[Editor’s note: The following is a cross post by Cindy Perlman that originally appeared on CNBC.com]:
There are a variety of reasons a job can get slapped with the “worst job” title. It could be that it’s an extremely dangerous or stressful job or, in the case of this year’s No. 1 worst job, it could be that the job outlook is dismal.
So, while the economy and hiring outlook may be improving overall, for some of these jobs, it doesn’t matter.
“Even with an improving economy, it doesn’t make a different with the worst jobs,” said Tony Lee, publisher of CareerCast.
CareerCast is out with their annual list of the 10 Best and 10 Worst Jobs of 2013. They took a look at 200 jobs and ranked them based on a variety of criteria, including income, outlook, environmental factors, stress and physical demands.
Interestingly, some of the jobs that made the “10 Worst” list last year but managed to skirt it this year were in the food-service industry — butcher, dishwasher and waiter/waitress. They are, of course, still tough jobs with low pay and little job security, but the economic recovery may have helped the restaurant industry start to come back as more people go out to eat or treat themselves to a steak at home. Indeed, the National Restaurant Association reported that the restaurant job growth hit a 17-year high in 2012.
“The restaurant industry bounced back quickly after the recession,” the NRA said.
So, what are the worst jobs this year?
10. Flight Attendant
Change From 2012: Down 16
Flight attendants have always had a dangerous and stressful job but what made the job fall so many notches down the list this year was a “very poor hiring outlook” due to all the restructuring in the industry, Lee said. With the American and US Air merger, for example, that meant jobs being eliminated.
“It’s getting worse,” Lee said. “Airlines have decided that if they used to maintain four flight attendants on a flight, now they’re looking to cut it to three. That’s a 25-percent decrease.”
“And, if you’re a flight attendant that’s been let go – there’s no job available for you elsewhere,” Lee said.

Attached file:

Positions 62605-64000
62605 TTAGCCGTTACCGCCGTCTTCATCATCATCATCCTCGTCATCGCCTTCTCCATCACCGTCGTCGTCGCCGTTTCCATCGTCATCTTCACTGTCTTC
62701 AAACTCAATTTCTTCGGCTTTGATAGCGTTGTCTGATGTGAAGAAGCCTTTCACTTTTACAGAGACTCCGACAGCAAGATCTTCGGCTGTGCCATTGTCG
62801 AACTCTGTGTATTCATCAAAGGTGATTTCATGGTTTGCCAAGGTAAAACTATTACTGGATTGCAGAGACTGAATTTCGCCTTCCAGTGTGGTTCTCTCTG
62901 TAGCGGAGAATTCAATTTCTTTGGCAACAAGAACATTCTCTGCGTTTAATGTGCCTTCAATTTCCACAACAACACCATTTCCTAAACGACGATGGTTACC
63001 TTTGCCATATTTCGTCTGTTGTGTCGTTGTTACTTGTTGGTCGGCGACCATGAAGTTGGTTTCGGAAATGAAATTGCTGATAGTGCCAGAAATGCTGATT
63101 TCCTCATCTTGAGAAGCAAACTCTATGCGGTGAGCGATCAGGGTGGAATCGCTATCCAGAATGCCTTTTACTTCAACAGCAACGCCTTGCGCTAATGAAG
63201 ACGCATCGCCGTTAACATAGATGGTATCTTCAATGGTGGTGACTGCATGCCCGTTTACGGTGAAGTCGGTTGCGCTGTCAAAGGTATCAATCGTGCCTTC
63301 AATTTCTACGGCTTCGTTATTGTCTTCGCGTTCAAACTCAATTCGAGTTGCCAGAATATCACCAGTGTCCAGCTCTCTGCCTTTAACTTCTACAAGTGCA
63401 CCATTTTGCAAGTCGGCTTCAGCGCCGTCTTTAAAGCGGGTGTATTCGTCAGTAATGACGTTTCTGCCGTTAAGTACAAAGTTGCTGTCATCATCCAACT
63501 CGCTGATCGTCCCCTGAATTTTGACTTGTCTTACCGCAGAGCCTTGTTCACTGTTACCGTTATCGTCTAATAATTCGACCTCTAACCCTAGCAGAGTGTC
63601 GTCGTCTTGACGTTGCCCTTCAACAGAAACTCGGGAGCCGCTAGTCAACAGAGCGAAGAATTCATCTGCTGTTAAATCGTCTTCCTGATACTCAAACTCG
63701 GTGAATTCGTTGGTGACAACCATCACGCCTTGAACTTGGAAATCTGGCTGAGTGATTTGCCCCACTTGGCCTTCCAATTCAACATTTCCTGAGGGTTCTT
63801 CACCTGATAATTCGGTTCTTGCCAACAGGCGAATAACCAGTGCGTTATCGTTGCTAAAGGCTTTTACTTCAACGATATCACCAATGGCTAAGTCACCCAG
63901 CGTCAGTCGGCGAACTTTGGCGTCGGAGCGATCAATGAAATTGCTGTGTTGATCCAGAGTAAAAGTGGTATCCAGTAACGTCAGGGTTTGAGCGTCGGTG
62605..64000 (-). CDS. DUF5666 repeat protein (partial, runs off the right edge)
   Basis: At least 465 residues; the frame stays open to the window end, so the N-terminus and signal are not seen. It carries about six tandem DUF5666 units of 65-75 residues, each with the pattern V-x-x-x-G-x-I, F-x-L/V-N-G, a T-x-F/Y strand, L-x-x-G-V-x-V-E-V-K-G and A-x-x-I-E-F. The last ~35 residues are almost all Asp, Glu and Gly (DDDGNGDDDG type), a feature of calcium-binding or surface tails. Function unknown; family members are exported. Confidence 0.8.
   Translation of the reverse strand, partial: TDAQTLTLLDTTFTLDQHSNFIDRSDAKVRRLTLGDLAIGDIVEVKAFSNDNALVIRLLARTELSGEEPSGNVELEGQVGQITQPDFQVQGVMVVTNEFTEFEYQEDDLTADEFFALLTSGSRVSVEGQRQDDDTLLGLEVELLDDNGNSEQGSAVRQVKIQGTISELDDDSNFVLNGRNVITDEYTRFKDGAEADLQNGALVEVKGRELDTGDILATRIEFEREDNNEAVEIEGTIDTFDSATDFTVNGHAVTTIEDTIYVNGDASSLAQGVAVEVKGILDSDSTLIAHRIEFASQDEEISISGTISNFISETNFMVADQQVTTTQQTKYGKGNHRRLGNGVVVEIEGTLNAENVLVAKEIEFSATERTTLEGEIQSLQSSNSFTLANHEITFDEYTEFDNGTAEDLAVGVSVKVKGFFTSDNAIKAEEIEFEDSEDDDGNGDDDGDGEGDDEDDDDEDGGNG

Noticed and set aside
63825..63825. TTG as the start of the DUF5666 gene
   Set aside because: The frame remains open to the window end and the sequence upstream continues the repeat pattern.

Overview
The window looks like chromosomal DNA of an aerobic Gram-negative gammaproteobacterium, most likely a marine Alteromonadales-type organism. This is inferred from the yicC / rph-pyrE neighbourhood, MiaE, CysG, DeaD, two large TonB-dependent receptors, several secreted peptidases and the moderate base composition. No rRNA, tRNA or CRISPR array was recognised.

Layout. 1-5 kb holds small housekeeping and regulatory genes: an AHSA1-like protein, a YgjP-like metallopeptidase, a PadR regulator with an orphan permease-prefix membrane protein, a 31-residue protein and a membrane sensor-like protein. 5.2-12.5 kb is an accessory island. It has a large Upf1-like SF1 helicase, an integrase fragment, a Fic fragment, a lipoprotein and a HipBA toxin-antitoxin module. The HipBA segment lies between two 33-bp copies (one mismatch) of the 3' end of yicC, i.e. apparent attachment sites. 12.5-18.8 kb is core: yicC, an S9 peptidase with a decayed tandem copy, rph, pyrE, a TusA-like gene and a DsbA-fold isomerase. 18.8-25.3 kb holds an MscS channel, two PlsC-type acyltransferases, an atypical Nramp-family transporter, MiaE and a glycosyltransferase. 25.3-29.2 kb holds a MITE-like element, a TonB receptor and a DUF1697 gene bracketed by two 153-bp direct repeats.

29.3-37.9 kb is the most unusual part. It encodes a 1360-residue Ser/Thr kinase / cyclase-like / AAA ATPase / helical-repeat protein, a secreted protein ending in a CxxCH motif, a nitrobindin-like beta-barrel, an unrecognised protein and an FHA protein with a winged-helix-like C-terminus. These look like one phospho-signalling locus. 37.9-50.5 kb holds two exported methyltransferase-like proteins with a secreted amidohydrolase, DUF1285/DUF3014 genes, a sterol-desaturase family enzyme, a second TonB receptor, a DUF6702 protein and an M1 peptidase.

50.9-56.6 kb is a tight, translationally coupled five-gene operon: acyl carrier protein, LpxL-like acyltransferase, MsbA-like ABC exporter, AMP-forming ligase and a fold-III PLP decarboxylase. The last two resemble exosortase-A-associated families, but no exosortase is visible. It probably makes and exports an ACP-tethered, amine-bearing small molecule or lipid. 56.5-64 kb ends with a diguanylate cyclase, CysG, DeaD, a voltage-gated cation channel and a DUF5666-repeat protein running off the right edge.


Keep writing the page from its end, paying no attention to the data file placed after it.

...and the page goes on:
Change From 2012: Down 15
“That has a lot to do with the decline in the housing market,” Lee said.
You might think that with Hurricane Sandy and other home-damaging events last year that that might have offset some of the loss of work due to a weak housing market but Lee said repair is a small part of the roofing industry – the bulk of it is new construction.
And, it was always a dangerous job with low pay to begin with. Add in the tough outlook and that lands this job squarely on the worst list.
8. Mail Carrier
Change From 2012: Down 9
Of course mail carriers have always had a tough job, braving the elements — including desperate housewives and neighborhood dogs. But build into that the decline in mail volume due to email and texting plus the threat of canceling Saturday delivery and that drags it down the list with a negative hiring outlook.
Saturdays haven’t officially been canceled but the threat of it was built into this year’s calculation and, Lee said, “It’s pretty clear that’s down the road.”
Right now in the industry, there are more jobs being eliminated than created, he added.
7. Meter Reader
Change From 2012: No Change
Oh, meter readers — as if the dogs, bad weather and no trespassing signs weren’t tough enough, with electronic meter-reading technology, this job is fast going the way of the dinosaurs. In fact, CareerCast reviews its list of 200 jobs every year, adding a few and removing a few depending on relevancy, and while meter readers made the cut this year, Lee said they have discussed taking it off the list altogether.
This job is “being replaced by the electronic meter reader and you don’t need a person to show up and read your meter anymore,” Lee said.
6. Dairy Farmer
Change From 2012: Up 4
While there will always be demand for milk, this job makes the list primarily because of the danger of working with big animals like cows.
“The risk of injury is very high — they don’t care if you’re standing in their way when they step on you!” Lee said.
Plus, the hiring outlook has been tough — the industry is fast becoming a corporate business so “individual dairy farmers are have a much tougher time competing,” Lee said.
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